Jaws Everyone’s favorite beach movie, this Steven Spielberg classic stars Roy Scheider, Robert Shaw, Richard Dreyfuss, and The Shark. The summertime thriller about a great white shark attacking beachgoers at a summer resort town, was based on the novel by Peter Benchley, who also co-wrote the screenplay with Carl Gottlieb. Benchley was inspired by several real-life incidents in writing his novel Jaws, such as the 1916 Jersey shore attacks that left four people dead over the course of twelve days. Paul Newman, Steve McQueen, and Robert Redford were originally considered for the leading roles, but producer David Brown knew the movie required no stars: “The star of this movie was a fish.” The ominous music by John Williams also contributed in no small measure to the great success of the film.
The film was shot on location at Martha’s Vineyard, chosen because the surrounding ocean had a sandy bottom that never dropped below 35 feet for 12 miles out from shore, which allowed the mechanical sharks to operate while also beyond sight of land. New equipment was developed to facilitate marine and underwater shooting, including a rig to keep the camera stable, regardless of tide, Spielberg asked the art department to avoid red in both scenery and wardrobe, so that the blood from the attacks would be the only red element and cause a bigger shock.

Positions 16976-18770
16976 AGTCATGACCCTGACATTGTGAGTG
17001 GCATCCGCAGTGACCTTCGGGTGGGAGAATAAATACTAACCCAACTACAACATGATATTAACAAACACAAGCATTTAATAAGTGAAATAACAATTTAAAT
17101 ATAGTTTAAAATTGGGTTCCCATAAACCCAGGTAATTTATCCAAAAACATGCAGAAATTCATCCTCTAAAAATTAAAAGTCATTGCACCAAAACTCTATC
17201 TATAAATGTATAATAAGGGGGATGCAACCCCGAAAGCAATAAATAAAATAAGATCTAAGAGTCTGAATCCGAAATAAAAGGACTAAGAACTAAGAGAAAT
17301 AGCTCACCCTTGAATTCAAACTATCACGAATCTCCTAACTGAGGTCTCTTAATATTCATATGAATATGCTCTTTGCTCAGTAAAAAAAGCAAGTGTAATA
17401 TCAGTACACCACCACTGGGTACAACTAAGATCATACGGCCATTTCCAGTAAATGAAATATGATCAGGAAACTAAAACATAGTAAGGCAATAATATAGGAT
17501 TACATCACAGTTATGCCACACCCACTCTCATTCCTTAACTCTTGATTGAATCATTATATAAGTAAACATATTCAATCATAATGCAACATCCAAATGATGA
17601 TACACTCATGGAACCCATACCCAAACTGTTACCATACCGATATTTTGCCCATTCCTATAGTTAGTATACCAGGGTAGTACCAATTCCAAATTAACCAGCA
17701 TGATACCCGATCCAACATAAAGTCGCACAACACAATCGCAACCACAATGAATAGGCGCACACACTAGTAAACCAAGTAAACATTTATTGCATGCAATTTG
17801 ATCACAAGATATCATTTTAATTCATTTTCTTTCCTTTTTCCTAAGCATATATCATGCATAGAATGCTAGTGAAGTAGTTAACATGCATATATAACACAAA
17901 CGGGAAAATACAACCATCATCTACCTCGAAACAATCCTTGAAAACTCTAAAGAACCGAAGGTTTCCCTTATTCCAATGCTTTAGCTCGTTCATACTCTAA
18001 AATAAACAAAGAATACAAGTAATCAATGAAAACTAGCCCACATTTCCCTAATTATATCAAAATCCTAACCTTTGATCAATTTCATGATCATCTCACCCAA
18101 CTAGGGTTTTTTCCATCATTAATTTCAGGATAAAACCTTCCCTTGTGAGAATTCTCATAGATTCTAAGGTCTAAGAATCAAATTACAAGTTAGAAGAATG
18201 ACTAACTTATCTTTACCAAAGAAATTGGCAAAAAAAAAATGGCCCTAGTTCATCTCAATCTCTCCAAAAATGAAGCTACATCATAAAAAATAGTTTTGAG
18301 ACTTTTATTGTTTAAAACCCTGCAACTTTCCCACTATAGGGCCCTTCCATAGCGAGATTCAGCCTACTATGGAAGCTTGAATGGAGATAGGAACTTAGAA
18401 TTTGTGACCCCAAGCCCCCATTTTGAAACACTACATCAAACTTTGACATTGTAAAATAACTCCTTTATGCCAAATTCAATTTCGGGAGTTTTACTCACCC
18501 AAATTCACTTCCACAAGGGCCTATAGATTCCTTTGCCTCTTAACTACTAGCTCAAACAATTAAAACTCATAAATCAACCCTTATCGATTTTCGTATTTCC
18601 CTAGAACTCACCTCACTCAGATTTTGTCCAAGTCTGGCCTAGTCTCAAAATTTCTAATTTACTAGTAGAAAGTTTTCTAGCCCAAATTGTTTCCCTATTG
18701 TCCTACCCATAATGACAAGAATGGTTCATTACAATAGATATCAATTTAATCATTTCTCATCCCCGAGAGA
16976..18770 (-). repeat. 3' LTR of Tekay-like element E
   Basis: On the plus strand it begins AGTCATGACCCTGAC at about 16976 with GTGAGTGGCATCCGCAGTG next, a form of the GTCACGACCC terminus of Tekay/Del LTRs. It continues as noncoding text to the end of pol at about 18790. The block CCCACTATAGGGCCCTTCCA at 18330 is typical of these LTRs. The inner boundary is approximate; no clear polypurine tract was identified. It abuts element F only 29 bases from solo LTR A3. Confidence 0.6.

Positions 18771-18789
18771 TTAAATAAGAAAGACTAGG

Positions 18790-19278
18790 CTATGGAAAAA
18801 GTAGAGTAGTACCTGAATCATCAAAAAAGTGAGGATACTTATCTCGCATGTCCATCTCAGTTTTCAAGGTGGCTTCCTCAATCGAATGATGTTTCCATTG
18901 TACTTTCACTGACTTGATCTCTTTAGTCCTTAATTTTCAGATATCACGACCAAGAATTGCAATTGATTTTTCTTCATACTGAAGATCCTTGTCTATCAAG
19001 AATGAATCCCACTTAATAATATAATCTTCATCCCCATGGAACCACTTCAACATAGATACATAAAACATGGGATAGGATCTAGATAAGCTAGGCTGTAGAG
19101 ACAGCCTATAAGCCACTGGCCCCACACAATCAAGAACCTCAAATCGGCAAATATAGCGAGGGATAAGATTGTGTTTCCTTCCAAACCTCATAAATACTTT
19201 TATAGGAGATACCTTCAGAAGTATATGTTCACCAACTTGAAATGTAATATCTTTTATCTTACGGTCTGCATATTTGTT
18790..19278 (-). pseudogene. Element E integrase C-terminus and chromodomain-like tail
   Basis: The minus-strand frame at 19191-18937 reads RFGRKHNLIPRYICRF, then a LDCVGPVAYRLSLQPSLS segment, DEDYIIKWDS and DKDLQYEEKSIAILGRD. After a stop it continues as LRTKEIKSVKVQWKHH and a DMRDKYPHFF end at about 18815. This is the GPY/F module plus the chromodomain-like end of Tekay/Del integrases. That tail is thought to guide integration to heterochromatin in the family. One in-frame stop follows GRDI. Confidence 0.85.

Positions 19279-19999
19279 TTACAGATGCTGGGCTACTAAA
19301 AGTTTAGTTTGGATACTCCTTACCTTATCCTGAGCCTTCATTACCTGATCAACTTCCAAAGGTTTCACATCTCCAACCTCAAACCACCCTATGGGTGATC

Shooting at sea led to many delays: unwanted sailboats drifted into frame, cameras got soaked, and the Orca once began to sink with the actors on board. The prop sharks frequently malfunctioned owing to a series of problems including bad weather, pneumatic hoses taking on salt water, frames fracturing due to water resistance, and corroding skin. Gottlieb was nearly decapitated by the boat’s propellers, and Dreyfuss was almost imprisoned in the steel cage. The actors were frequently seasick. Spielberg later calculated that during the 12-hour daily work schedule, on average only four hours were actually spent filming.
The delays proved beneficial in some regards. The script was refined during production, and the unreliable mechanical sharks forced Spielberg to shoot many scenes so that the shark was only hinted at. This forced restraint is widely thought to have added to the film’s suspense. As Spielberg put it years later, “The film went from a Japanese Saturday matinee horror flick to more of a Hitchcock, the less-you-see-the-more-you-get thriller.”